BYO: How do you navigate that dialogue between the specificities and universality of the stories?
James: It's difficult, but I'm an observer and I'm a listener and I know that the idea of wanting to belong, that's universal and it doesn't need to be specific to any one community. We all crave to belong to a certain group, or family or community but the specifics of that for me is I was born in Australia but my parents are from Lebanon, [so] how do I find a balance between being Australian and being Lebanese and what do I mentally go through to find that balance and that identity? It's a very murky and a grey area and I'm sure that a lot of people need to find that balance and belonging in order to have a full identity. I don't think that searching ever ends to be honest.
BYO: You've worked with the National Theatre of Parramatta in the past and they've been a force in putting these stories on stage. How do you see that reverberation happening out of Parramatta and across all of Sydney theatre?
James: The National Theatre of Parramatta is incredibly supportive of everything that I've done so far, and they've championed my work from the beginning. I think, to be honest, there was a very long time when there were only certain stories being told on stage but it's not reflective of the society that we live in in Australia. In saying that you've got to be quite brave in your writing and stick your neck out to do plays about different communities [but] the more we have that the better it is because I think that the theatre and storytelling should be inclusive. When I write I'm writing for it to be accessed to every single person that comes and sits and watches my show.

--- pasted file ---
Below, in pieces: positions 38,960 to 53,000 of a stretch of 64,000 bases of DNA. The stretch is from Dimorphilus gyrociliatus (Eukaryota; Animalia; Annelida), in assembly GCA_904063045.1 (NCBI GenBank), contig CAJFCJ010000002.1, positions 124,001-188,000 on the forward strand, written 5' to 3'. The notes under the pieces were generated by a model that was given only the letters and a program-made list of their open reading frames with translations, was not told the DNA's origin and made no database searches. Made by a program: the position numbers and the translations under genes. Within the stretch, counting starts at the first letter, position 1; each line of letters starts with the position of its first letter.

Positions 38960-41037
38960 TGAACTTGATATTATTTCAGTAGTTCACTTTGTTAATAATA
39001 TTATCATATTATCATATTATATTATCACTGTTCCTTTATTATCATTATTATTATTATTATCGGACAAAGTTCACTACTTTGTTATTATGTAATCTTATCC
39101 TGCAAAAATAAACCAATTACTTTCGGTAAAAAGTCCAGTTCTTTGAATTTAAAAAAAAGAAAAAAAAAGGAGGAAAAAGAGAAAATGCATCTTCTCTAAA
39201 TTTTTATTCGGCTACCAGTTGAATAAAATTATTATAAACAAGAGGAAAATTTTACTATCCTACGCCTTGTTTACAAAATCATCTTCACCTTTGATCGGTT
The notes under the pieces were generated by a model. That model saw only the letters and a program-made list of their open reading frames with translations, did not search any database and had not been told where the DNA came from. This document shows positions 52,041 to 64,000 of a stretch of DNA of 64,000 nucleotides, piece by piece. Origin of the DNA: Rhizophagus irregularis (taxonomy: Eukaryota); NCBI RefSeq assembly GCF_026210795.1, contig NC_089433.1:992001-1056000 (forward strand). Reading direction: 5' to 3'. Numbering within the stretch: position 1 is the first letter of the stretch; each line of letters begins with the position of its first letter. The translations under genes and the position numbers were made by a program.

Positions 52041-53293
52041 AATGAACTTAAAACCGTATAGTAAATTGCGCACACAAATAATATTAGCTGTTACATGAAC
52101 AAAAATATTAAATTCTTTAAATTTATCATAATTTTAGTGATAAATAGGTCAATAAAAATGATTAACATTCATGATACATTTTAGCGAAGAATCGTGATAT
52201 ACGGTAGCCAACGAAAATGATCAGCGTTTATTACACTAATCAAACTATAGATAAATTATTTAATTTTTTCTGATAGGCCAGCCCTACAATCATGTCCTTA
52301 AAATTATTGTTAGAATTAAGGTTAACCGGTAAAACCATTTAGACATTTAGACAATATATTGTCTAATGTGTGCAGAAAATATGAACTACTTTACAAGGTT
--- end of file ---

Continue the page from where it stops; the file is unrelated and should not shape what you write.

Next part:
BYO: And now being part of something like Batch festival, a celebration of new work, how does that energise you in terms of seeing these stories get out there?
James: Being part of Batch is huge for me because it allows my story not just to be shown and exposed in Western Sydney, it allows it to be in Sydney as a whole and it invites different audiences to come and see what it's like first hand from a different point of view or a different community. For me it's incredibly important that my work as a writer can reach as many people as possible. For me to be a successful writer is being able to reach as many people as I can and saying, ‘This is my story, how does it make you feel?’
BYO: How did you come to playwriting as a form of expression?
James: I've been writing for about 12 years but I've only [recently] had the real confidence to say it's time to share this work with other people. It's a really personal thing to share your writing with others and then have a director dissect it and actors play it. You need to be able at a certain point in your writing to say, ‘I'm ready now to share this with the world, this is what I want to say and I'm confident enough that if you want to criticise that I can accept it.’
Lady Tabouli runs from May 1 to 4. Further information and tickets are available here: https://griffintheatre.com.au/whats-on/lady-tabouli/